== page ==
The Sandyford Health Screen – enhancing service provision within the
community sexual health service in Glasgow
T. Groom, A. Bigrigg, C. Thow
The Sandyford Initiative, Glasgow, UK
Objectives: To ascertain the needs of the attending population in
order to better assign resources and improve services.
Design & Methods: The Sandyford Initiative is a joint sexual
health service which combines family planning (FP) and genitourinary medical
services (GUM) in Glasgow. The Sandyford Health Screen (SaHS) is a voluntary
questionnaire completed by clinical staff on behalf of consenting patients. Its
aims are to document significant social and emotional issues over and above the
primary reason for presentation to Sandyford. Giving an opportunity to highlight,
and improve access to, a wide range of services within Sandyford and locally in
Glasgow. In addition it expects to increase Chlamydia screening, and to provide
information to further develop services. This is an ongoing initiative and is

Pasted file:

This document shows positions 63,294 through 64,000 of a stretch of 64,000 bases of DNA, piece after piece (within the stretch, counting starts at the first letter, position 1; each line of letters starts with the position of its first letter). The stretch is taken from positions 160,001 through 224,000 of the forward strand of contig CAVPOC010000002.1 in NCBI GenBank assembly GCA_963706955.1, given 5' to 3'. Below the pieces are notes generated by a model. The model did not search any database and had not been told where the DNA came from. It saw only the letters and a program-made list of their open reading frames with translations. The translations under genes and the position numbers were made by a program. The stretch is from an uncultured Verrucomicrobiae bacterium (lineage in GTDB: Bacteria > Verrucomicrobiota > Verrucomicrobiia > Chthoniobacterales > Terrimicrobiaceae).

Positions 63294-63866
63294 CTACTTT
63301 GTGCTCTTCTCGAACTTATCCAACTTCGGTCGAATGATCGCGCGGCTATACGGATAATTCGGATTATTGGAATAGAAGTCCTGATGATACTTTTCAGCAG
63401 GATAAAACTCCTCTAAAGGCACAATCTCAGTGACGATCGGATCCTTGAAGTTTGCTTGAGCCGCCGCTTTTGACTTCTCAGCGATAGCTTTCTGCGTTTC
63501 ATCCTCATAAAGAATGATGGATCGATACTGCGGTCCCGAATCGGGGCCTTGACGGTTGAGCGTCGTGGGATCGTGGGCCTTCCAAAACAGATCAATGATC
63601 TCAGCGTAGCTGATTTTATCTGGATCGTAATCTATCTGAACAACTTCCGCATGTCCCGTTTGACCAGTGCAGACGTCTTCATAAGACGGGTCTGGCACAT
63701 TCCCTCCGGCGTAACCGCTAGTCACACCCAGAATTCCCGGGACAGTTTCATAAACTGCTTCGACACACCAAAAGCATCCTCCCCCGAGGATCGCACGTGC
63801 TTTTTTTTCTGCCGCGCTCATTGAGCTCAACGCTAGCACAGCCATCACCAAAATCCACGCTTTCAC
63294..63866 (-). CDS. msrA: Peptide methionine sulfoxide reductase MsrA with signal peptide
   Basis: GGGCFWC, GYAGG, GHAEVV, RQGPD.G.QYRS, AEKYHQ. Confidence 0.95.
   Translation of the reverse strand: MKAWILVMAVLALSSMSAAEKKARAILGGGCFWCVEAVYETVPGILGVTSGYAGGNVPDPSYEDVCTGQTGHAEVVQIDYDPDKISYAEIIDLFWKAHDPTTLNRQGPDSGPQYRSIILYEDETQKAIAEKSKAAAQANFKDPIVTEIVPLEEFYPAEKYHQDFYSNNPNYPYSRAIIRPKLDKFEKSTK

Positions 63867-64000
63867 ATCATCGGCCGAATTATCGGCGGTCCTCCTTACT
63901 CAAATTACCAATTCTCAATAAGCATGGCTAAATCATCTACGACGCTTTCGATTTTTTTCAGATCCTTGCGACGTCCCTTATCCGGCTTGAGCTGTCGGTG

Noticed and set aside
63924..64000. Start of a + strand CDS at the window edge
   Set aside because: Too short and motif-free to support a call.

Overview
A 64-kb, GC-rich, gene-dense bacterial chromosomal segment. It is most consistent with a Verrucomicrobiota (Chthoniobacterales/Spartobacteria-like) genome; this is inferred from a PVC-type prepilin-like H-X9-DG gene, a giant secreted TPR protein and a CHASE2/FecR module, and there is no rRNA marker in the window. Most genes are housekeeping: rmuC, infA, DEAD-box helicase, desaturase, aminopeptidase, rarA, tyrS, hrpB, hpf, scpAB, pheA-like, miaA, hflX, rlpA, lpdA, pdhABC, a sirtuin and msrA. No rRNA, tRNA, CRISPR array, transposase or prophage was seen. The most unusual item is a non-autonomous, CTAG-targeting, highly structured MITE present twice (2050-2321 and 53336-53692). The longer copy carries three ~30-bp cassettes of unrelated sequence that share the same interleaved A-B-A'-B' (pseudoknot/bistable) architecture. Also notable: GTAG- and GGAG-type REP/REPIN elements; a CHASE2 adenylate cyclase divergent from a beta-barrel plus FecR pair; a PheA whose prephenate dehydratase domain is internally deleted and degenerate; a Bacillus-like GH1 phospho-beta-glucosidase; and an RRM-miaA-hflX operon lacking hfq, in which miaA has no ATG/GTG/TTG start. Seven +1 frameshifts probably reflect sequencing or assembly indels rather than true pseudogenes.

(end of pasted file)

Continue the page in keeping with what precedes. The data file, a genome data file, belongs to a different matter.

continuously being evaluated and developed. We will present some of the data we
have elicited over a six month period, April 2003 to September 2003.
Results: 3710 Sandyford health screens were performed between 01/04/03
and 30/09/03, 74% of whom were female.
|Women with 2 or more partners in the previous year
|Men with 2 or more partners in the previous year
|Male respondents admitted to never using a condom
|Respondents admitted to having been forced to have sex at some
|Women expressed concern regarding their menses
|Women expressed concern regarding urinary incontinence
|Women wished to discuss a previous miscarriage, stillbirth or
2% of men wished for further information regarding testicular examination.
2975 Chlamydia screens were performed in the family planning service, as
compared to 1764 for the same time period in 2002. 5.9% of patients screened in
FP were Chlamydia positive, as compared with 4.8% for the same time period for
Conclusions: The Sandyford health screen has increased the
identification of cases of chlamydia particularly in the family planning setting
and therefore allowed an increase in treatment, counselling, and partner
participation. This gives us the opportunity for education and to reduce the
infective pool within the community. Knowledge of sexual partners and safe sex
also allows targeted health promotion. Numerous issues of concern to clients
have been raised by the Sandyford health screen, and this information is helping
to inform the strategic development of services, in order to provide an
increasingly holistic model of sexual health care.